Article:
“I left home at 17 and haven’t been back since,” the Solitary Hermit.
Solitary hermit families are loners and withdrawn. Their motto is “every man for his self.” Independence and individuality are promoted and is more critical than togetherness. Members tend to be logical and react to emotions with distance. Solitary hermits tend to develop avoidant relationship styles. Avoidant relationships seek emotional distance to regain a sense of self and reduce anxiety. Rigid boundaries are often put in place to protect and keep others from getting too emotionally close. There are little communication and trust of others. Respect is the codeword for love which is far less threatening. Their loyalties are to their selves.
In the wild, solitary hermits tolerate others to procreate. They prefer to be alone, or in a small group, however, they will assemble if food and prey are plentiful. Sometimes, members are kicked out or chased away. They are very patient, quiet, and don’t mind being alone.
In relationships, solitary hermits become anxious when others are too close and tend to withdraw when stressed. When confronted, they become aggressive or merely walk away. They are easy-going until they are backed into a corner, then they tend to become aggressive. They emotionally explode to create distance. Rather than work through emotional hurt and pain, solitary hunters will emotionally cut off family members. It’s not uncommon for these members to hold and nurse a grudge for years.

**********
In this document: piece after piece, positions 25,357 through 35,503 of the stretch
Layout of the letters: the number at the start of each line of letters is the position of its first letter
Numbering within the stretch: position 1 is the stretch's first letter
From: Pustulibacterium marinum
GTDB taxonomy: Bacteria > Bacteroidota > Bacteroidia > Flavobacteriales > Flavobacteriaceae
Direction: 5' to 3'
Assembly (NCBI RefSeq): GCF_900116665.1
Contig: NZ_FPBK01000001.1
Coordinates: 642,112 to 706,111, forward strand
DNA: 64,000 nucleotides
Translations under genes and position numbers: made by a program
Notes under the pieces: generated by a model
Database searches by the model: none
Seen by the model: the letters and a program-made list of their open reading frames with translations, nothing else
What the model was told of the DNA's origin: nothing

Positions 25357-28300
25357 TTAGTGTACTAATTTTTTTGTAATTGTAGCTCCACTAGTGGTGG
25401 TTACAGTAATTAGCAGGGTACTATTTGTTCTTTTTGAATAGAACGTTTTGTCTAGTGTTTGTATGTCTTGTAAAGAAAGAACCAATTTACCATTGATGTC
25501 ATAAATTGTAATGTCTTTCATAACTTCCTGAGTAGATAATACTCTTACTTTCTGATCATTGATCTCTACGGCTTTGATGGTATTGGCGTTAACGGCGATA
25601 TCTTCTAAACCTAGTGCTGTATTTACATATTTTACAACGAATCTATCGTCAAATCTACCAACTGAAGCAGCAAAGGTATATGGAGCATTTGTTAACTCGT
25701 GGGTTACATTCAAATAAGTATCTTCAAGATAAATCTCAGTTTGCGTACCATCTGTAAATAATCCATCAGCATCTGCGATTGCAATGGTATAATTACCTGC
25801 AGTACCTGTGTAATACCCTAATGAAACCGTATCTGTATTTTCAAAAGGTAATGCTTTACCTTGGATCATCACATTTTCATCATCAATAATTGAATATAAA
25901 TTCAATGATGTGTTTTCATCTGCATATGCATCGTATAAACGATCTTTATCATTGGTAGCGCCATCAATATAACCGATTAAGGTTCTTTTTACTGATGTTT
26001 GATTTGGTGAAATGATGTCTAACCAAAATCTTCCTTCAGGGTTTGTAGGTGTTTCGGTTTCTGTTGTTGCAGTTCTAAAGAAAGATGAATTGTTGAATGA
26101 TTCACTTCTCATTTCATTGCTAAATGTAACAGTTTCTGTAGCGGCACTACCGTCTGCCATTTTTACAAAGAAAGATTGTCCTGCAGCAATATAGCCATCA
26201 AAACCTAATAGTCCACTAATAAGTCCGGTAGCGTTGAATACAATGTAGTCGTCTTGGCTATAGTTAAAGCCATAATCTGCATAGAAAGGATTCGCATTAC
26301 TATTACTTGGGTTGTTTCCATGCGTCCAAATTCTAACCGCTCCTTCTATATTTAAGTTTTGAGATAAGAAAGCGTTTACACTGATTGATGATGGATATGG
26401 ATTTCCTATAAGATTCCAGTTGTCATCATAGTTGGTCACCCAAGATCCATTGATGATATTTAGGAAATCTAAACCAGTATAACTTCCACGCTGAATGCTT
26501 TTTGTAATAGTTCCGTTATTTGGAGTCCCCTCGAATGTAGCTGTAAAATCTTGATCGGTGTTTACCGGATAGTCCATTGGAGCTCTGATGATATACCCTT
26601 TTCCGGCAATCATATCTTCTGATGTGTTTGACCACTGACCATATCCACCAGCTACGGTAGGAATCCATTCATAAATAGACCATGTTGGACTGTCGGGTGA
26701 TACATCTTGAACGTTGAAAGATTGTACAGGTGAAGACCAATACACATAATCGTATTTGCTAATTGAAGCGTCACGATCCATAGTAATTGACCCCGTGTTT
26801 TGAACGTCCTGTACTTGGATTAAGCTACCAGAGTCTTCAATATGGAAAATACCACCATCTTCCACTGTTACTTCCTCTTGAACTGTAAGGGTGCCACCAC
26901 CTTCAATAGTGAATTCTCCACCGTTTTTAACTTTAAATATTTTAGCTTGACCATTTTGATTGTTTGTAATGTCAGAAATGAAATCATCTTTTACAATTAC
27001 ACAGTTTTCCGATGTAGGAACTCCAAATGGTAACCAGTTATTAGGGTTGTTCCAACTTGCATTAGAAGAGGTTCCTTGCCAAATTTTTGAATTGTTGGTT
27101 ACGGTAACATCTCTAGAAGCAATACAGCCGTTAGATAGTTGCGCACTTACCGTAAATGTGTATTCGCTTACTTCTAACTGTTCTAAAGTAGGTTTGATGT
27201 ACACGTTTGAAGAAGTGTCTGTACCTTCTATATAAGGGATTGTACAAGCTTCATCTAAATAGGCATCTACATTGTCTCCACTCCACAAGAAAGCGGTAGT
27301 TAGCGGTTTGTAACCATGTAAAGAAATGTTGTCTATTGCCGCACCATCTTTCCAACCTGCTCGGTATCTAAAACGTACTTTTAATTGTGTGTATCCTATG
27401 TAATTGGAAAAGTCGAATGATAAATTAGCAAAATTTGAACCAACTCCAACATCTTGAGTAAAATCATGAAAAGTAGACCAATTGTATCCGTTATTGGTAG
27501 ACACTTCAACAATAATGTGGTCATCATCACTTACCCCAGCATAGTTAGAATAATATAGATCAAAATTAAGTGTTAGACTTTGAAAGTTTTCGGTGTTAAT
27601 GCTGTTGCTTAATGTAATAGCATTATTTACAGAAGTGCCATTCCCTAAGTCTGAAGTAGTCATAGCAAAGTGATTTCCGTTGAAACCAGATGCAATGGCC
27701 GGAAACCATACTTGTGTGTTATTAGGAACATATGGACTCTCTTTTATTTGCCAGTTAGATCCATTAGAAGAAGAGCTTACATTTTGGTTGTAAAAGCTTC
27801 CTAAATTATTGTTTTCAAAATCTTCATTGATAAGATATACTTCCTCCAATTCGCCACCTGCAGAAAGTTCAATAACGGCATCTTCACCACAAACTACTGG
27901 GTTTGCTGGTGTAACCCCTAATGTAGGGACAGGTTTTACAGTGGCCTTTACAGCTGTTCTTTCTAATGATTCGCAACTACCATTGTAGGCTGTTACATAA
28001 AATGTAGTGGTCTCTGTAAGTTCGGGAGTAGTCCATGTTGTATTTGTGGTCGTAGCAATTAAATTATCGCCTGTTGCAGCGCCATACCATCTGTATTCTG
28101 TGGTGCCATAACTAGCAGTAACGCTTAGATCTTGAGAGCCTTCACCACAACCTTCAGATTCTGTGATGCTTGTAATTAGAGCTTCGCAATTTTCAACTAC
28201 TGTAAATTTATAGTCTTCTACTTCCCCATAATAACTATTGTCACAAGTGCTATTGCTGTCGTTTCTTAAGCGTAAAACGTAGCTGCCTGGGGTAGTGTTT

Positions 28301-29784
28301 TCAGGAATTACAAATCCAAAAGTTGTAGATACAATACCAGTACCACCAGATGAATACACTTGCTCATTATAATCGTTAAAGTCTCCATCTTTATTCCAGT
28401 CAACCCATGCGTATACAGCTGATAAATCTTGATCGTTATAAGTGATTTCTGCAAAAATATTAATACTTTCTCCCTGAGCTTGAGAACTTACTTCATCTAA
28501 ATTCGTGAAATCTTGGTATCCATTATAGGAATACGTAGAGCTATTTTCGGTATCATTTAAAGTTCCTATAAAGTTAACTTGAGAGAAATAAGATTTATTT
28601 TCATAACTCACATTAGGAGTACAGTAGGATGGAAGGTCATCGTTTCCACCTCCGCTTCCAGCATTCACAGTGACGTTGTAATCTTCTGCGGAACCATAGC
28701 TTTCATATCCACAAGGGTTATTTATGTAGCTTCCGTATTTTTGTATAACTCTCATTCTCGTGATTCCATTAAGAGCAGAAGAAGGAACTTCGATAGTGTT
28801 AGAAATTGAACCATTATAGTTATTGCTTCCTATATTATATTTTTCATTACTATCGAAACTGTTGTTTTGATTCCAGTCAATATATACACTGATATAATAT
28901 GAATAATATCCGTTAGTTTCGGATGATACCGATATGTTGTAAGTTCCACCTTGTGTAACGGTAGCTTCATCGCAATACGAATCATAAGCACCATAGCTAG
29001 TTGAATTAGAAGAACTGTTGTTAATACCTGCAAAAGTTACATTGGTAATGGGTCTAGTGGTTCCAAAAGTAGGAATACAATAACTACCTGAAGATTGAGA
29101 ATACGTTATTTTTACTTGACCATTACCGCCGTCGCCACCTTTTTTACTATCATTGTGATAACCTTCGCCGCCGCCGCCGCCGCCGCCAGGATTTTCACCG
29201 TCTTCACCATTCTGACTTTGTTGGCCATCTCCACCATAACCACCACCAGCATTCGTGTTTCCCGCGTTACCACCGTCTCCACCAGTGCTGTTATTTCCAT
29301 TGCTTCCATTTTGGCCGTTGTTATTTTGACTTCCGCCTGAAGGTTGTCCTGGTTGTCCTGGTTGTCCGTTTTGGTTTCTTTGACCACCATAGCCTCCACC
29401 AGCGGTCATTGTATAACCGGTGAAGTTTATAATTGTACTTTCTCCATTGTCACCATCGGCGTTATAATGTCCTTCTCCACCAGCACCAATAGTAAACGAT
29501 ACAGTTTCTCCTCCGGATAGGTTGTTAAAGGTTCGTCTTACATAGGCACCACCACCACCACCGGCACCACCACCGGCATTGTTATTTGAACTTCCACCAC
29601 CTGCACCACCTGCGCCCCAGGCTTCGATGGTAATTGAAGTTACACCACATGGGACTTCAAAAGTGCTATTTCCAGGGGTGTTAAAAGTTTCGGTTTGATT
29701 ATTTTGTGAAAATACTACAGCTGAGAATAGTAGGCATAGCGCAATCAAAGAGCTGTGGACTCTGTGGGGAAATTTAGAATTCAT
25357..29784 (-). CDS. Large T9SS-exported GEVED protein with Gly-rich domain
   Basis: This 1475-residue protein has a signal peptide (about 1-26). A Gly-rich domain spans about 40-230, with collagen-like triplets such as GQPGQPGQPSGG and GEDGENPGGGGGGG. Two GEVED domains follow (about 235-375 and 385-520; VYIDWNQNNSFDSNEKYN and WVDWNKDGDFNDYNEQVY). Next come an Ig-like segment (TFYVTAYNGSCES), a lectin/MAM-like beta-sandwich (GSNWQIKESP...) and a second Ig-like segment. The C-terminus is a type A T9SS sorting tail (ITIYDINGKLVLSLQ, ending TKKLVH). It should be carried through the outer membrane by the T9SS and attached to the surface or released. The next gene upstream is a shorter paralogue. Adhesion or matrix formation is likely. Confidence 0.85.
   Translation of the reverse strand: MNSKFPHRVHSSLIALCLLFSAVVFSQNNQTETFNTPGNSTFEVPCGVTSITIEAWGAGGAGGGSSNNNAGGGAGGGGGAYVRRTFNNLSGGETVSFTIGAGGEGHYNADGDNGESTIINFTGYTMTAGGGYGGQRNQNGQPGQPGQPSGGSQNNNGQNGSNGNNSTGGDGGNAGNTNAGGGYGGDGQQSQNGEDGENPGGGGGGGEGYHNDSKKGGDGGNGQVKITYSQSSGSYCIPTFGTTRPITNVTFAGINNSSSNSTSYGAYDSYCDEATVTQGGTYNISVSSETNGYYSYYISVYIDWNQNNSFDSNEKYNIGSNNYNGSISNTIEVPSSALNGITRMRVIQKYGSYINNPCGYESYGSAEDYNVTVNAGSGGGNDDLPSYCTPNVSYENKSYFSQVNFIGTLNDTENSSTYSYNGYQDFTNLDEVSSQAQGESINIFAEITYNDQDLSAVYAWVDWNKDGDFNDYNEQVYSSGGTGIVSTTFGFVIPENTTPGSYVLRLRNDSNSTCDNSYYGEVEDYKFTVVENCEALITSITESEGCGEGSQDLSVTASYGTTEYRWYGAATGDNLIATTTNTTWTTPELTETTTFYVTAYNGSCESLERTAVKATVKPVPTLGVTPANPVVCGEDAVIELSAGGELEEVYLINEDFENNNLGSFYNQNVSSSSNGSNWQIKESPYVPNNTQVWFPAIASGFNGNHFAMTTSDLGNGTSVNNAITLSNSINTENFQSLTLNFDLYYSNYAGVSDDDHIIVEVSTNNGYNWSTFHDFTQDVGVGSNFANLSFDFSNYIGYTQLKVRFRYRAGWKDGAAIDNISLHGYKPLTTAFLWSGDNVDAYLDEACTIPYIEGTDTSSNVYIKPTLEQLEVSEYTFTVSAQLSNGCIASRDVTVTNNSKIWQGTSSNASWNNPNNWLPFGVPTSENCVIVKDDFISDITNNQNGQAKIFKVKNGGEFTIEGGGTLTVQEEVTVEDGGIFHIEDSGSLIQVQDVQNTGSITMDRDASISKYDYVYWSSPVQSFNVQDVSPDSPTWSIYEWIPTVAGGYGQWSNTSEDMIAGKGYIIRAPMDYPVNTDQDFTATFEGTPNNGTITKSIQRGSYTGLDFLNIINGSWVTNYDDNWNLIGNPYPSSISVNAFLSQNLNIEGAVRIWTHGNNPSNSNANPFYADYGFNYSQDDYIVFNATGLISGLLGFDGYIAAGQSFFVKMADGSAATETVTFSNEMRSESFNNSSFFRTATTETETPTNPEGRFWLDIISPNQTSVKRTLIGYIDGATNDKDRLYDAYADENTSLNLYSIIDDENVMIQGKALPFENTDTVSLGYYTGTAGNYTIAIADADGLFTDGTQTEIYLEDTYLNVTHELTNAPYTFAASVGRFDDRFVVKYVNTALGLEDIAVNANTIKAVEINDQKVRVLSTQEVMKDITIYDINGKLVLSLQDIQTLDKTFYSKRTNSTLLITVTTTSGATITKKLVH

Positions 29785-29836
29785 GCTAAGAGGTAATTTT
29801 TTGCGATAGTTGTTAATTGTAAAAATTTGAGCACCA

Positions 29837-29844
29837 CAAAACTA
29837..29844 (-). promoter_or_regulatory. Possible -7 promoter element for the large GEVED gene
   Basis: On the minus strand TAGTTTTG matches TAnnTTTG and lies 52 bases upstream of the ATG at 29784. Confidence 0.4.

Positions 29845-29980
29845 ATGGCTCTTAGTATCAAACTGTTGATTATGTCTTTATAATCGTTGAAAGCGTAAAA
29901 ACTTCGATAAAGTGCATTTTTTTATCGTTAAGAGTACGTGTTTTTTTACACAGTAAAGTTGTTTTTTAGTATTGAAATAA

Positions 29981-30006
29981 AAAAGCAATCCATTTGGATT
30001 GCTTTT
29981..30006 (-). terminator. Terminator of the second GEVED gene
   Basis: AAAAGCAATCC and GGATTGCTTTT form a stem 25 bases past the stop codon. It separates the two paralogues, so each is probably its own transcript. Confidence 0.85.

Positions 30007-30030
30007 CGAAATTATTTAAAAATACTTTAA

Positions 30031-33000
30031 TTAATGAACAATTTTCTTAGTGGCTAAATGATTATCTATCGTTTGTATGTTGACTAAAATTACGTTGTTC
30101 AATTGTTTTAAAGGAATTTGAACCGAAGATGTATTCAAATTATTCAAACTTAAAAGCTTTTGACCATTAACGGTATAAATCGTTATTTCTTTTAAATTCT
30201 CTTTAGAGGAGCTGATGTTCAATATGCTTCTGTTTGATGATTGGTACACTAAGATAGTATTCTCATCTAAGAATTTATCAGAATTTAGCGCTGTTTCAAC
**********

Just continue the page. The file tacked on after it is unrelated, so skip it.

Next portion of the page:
Members have a no-deal mentality and simply withdraw rather than work out their problems and conflicts. They fear conflict but will use it to push others away. They mask their insecurities and present themselves as decisive, independent, and confident. Others may perceive them as emotionally cold and disconnected. Members are emotionally and intellectually independent of each other.
Be sure to check out Part Three, The Herd.